Pay Attention to that “When to Go” Part in Guidebooks

It’s been an ugly few days for travelers who decided to visit Machu Picchu in the rainy season. “Helicopters had taken 700 people by mid-afternoon from the remote village, the closest to the ancient Inca ruins 8,000 feet up in the Andes mountains. About 2,000 travelers were trapped in the town for days, strapping resources and testing travelers’ patience.”

That’s the short version from the Associated Press. The trouble started when train service—the only way in or out—was halted because of rain and mud. People were sleeping in the streets, scrounging for food, and generally being miserable. It got worse as the days went on since more people kept arriving via the Inca Trail, including all the porters who couldn’t get home to their families.

This was a bad rainstorm, but pretty much any guidebook on Peru tells you that mid-January to the end of February is the absolute worst time to visit Machu Picchu and you’re almost sure to get drenched. The Inca Trail isn’t even open in February because it’s too slippery and muddy. (Plus they do maintenance work then while they’ve got it closed.) Whether from ignorance or a “maybe we’ll get lucky” sentiment, a lot of tourists avoid this advice and go anyway. Sometimes it works out, just like sometimes people win at keno or roulette. The odds are not in your favor though.

A few years ago I did a public chat session thing for Budget Travel magazine’s online site on traveling in Mexico and Central America. The question that kept coming up over and over was basically, “Is it really all that rainy during the rainy season in Costa Rica?” The answer is “buckets of rain,” but you see they wanted to go during the summer break, when they had already set their vacation time or when their kids had a long stretch off school. The problem is, weather systems don’t give a crap about your schedule, whether that’s rainy season in Costa Rica, monsoon time in southern India, or hurricane season in Cancun.

Find a way to fit your schedule into Mother Nature’s schedule instead of trying to hope she’ll smile down on you and change her historic patterns. I feel sorry for everyone stranded in ugly Aguas Calientes town for days in Peru and I’m glad it wasn’t me. It never would have been me though—I look at a guidebook before making plans.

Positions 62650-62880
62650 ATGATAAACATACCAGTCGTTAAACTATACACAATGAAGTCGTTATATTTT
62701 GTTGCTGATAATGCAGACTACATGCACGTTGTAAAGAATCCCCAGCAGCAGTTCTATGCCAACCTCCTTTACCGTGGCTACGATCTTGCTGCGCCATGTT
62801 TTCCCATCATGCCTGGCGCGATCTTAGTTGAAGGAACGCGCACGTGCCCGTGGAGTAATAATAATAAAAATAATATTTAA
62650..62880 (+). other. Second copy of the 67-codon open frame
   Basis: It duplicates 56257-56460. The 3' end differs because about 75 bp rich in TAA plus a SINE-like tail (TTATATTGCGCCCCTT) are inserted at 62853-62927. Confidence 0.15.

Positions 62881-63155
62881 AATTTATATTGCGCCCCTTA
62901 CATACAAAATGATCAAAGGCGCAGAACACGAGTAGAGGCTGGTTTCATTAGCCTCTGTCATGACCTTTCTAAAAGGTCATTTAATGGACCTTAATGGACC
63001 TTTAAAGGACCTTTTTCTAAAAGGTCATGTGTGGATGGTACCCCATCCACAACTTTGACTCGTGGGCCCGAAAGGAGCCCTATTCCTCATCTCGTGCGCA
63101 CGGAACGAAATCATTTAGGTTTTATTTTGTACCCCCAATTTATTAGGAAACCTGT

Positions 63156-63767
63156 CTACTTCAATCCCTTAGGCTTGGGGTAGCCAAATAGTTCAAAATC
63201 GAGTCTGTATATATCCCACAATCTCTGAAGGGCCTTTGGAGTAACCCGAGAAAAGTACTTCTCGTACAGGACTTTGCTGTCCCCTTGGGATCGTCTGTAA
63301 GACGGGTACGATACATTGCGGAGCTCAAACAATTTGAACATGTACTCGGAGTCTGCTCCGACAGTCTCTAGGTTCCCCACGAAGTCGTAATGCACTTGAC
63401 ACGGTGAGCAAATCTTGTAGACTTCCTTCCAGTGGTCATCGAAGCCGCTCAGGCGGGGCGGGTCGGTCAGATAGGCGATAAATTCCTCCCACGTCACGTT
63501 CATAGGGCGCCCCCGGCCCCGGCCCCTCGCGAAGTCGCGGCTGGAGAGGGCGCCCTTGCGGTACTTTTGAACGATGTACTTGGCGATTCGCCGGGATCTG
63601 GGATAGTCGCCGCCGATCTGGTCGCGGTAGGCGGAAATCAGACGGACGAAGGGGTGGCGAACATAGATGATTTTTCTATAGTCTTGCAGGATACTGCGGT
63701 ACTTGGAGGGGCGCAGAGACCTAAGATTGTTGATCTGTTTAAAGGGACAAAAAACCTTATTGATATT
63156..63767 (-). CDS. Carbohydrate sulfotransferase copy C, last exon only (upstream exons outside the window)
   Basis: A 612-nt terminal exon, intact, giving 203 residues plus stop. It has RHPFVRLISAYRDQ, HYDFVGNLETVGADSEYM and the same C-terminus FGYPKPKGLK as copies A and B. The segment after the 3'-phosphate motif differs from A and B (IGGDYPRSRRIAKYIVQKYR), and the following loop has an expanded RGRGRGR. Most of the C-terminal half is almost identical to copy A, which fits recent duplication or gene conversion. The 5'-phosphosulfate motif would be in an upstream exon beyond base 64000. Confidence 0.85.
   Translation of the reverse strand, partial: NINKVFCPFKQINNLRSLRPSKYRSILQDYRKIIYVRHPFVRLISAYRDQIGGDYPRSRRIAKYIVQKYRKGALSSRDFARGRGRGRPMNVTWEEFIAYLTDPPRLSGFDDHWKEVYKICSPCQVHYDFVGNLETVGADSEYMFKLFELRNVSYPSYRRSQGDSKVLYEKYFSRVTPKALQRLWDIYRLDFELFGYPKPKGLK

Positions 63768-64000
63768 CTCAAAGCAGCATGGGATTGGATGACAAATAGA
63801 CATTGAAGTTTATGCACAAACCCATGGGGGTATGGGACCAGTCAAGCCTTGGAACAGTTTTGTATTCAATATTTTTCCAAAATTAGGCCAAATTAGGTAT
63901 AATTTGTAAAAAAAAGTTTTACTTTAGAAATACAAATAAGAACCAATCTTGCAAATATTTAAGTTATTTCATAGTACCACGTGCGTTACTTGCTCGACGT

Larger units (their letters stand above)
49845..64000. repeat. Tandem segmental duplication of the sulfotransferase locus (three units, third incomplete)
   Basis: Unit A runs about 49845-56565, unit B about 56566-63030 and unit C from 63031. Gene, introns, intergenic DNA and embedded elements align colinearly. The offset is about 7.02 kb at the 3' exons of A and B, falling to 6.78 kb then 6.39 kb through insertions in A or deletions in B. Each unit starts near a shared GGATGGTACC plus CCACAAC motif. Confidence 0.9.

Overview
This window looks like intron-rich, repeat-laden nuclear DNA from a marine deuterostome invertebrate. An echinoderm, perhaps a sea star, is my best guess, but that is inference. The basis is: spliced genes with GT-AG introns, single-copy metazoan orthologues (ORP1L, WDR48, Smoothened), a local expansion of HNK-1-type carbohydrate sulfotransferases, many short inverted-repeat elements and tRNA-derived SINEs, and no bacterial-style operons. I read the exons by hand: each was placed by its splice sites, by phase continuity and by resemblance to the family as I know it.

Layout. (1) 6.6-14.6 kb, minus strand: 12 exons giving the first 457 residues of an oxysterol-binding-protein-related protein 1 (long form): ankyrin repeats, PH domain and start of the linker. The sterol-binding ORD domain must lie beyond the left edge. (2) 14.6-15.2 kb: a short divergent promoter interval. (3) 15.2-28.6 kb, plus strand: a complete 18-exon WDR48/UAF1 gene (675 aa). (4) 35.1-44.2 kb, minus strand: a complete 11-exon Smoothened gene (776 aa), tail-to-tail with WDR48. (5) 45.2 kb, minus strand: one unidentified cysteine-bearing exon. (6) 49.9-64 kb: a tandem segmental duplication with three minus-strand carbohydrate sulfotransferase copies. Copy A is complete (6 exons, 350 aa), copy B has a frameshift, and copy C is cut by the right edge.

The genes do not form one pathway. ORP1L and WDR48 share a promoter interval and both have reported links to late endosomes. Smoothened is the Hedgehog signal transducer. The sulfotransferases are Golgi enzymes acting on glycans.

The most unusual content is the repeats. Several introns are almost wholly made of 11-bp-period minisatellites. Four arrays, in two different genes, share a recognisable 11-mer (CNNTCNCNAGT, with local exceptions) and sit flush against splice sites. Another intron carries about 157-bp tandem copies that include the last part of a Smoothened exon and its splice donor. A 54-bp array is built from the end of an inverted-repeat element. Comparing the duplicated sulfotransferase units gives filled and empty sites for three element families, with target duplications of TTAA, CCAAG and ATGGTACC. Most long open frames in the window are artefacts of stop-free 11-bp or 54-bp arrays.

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Comments
  1. Nancy D. Brown

    Good point Tim. My friend hiked the trail during Christmas a couple of years ago and they had terrible rains, too.
    I’m sorry for the flooding and the deaths in Aguas Calientes. Traveler beware.
    What a Trip!

  2. Kyle

    I’ll have to disagree a bit on this one as it depends on what your expectations are and what you are doing. If you want to have a 2 week vacation and see everything to see (i.e. you are moving around a lot), yes the rain will make that difficult. Going to steep terrain like the Andes is also probably not a good idea. But, I also spent a lot of time in central America during the rainy season and it wasn’t too much of a bother. Usually, it would rain buckets but it was at the exact same time every day, so it was quite predictable. Typically, I could get my sightseeing time / beach time in the morning and be inside for reading by 4pm.

    • tim

      Kyle, in some places that may be true, but not Costa Rica. It rains buckets all day long for days sometimes, with no hint of the sun, especially on the Caribbean side. I also spent eight days in Belize this summer and it rained seven of them, for far more than an hour in the afternoon. Some days were a complete bust in terms of activities. Fine for us as we knew that going in and expected it, but some other tourists we met had no clue they were coming during rainy season or were just hoping it didn’t apply to them.

  3. Bob Thomas

    Great, great point about “when to go.” Some travelers jump at the deeply discounted prices available in “low season,” but there’s a reason for the discount, and you may be taking a risk of lousy weather than can impact your trip.

  4. brian

    Agree with you Tim on going when the weather is much more favorable. Nothing kills a trip faster than rain rain and more rain. We go when we can but secretly hope that the sun shines and birds sing while we are there and then goes back to the expected weather for that time of the year.

    It never happens that way.

    And Costa Rica, it can rain for days on end. Definitely true!

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